Kroger buys Albertsons in $24.6B deal: Will it lead to lower prices?

Combined companies will have nearly 5,000 stores.

CINCINNATI — The Kroger Co. could gain some new inflation-fighting power if it acquires the rival grocery chain Albertsons Companies Inc., but it’s likely to face some antitrust scrutiny before the deal is done, analysts said.

The companies confirmed Friday that Kroger will buy Albertsons in a deal valued at $24.6 billion, or $34.10 per share. The price could be adjusted downward, depending on how many stores the combined entity will have to sell to satisfy antitrust regulators.

The combined companies will have more than 710,000 employees, 4,966 stores, 66 distribution centers, 52 manufacturing plants, 3,972 pharmacies and 2,015 fuel centers, according a press release.

And that means more buying power for the Cincinnati-based grocery chain.

“Taking a look at the industry, Walmart makes up about 25% of the grocery market share in America. Kroger’s number two at about 9%, Albertsons at about 7%,” said Kevin Gade, chief operating officer for the downtown-based money management firm, Bahl & Gaynor. “If you think about the leverage that Walmart has with a lot of the manufacturers, whether it’s household goods, food manufacturers, the combination of Kroger and Albertsons should be able to have stronger leverage at the table, particularly at a time when inflation is as high as it is.”

Morningstar analyst Zain Akbari agreed the deal could be an inflation fighter for Kroger – if it is ultimately approved.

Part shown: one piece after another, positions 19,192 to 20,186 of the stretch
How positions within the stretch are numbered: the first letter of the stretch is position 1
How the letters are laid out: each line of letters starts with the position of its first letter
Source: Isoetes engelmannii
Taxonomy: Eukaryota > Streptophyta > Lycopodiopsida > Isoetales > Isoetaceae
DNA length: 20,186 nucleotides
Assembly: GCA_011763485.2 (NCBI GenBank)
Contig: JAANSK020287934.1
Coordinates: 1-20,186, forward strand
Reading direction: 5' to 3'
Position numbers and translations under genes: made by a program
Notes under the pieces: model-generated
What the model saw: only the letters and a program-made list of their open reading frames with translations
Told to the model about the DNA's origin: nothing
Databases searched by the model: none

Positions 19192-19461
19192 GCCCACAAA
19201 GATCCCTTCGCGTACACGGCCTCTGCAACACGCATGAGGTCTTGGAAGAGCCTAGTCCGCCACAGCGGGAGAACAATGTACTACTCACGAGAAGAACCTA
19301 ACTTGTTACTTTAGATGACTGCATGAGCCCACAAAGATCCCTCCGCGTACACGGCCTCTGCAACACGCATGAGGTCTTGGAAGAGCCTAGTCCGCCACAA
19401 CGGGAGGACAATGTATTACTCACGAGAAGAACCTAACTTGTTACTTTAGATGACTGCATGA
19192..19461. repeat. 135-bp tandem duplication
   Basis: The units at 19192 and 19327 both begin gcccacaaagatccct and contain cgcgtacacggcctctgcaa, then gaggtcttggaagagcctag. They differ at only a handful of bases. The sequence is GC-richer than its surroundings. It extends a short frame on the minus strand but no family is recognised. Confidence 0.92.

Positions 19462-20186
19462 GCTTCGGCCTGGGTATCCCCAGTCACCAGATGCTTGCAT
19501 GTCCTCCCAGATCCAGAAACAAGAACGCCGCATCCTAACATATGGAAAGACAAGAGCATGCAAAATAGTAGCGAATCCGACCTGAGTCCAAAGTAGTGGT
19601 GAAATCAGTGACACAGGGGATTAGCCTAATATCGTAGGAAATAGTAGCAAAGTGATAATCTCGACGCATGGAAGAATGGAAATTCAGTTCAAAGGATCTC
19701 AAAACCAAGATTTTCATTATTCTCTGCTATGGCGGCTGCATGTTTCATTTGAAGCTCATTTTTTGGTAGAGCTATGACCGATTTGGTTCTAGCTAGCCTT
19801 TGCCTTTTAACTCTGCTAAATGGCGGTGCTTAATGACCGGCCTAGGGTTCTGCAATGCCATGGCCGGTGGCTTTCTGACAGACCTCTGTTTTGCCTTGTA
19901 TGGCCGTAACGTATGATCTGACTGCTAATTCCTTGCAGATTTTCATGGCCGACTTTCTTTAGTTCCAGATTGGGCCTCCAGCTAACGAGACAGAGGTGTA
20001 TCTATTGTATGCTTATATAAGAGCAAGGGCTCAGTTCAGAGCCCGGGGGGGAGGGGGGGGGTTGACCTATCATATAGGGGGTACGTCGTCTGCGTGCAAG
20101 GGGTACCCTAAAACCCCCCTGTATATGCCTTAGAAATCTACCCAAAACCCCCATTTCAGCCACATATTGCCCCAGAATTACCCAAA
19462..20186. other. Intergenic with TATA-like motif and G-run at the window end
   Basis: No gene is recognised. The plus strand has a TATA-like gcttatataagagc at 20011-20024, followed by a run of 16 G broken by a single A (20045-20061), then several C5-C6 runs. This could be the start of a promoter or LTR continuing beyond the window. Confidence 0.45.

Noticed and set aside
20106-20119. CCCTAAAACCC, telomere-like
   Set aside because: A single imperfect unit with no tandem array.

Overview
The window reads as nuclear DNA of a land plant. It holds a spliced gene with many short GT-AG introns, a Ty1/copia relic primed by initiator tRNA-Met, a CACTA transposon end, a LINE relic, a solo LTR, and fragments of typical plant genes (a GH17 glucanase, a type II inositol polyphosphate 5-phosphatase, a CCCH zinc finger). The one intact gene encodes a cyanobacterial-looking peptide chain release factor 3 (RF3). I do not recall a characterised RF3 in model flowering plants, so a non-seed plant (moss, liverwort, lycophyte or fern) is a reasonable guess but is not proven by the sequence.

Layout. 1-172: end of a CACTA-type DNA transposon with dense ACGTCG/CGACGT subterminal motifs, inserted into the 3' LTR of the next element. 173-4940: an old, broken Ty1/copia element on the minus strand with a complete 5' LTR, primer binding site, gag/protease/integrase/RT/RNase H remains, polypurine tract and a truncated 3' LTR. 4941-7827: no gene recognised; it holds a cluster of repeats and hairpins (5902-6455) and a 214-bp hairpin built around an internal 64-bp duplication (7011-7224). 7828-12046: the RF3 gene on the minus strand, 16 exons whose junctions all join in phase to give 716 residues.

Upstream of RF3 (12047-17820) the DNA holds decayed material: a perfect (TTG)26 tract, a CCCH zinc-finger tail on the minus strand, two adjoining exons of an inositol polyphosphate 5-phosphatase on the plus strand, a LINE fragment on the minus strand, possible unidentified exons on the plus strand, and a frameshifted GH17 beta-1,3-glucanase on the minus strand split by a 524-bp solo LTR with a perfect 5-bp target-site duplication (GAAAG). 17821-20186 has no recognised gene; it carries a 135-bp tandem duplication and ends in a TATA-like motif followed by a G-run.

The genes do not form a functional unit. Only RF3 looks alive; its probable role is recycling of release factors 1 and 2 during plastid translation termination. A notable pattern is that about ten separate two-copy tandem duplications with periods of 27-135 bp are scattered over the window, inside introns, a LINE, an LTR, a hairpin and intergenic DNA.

“While we believe a combination between the two largest pure-play grocers in the United States would create scale benefits (and associated cost and purchasing leverage) that would help fend off burgeoning omnichannel titans Walmart and Amazon, we suspect overlap between the two chains’ footprints in many markets may lead regulators to scrutinize a transaction closely,” Akbari wrote in a note to investors Thursday.

Not everyone thinks lower prices will result from the merger.

Sarah Miller, executive director of the American Economic Liberties Project, told Reuters the deal would “squeeze consumers already struggling to afford food.”

“This merger is a cut and dried case of monopoly power, and enforcers should block it,” Miller said.

Gade said that regulatory review will make it hard for Kroger to close the deal quickly. But eventually, he expects the company’s bigger purchasing power to translate to lower prices at the cash register.

“We wouldn’t expect tomorrow store prices to fall, unfortunately,” Gade said. “It will take some time, the data that we’re seeing the buying power that we should be able to see from the two combined entities, that should hopefully ultimately help the consumer.”

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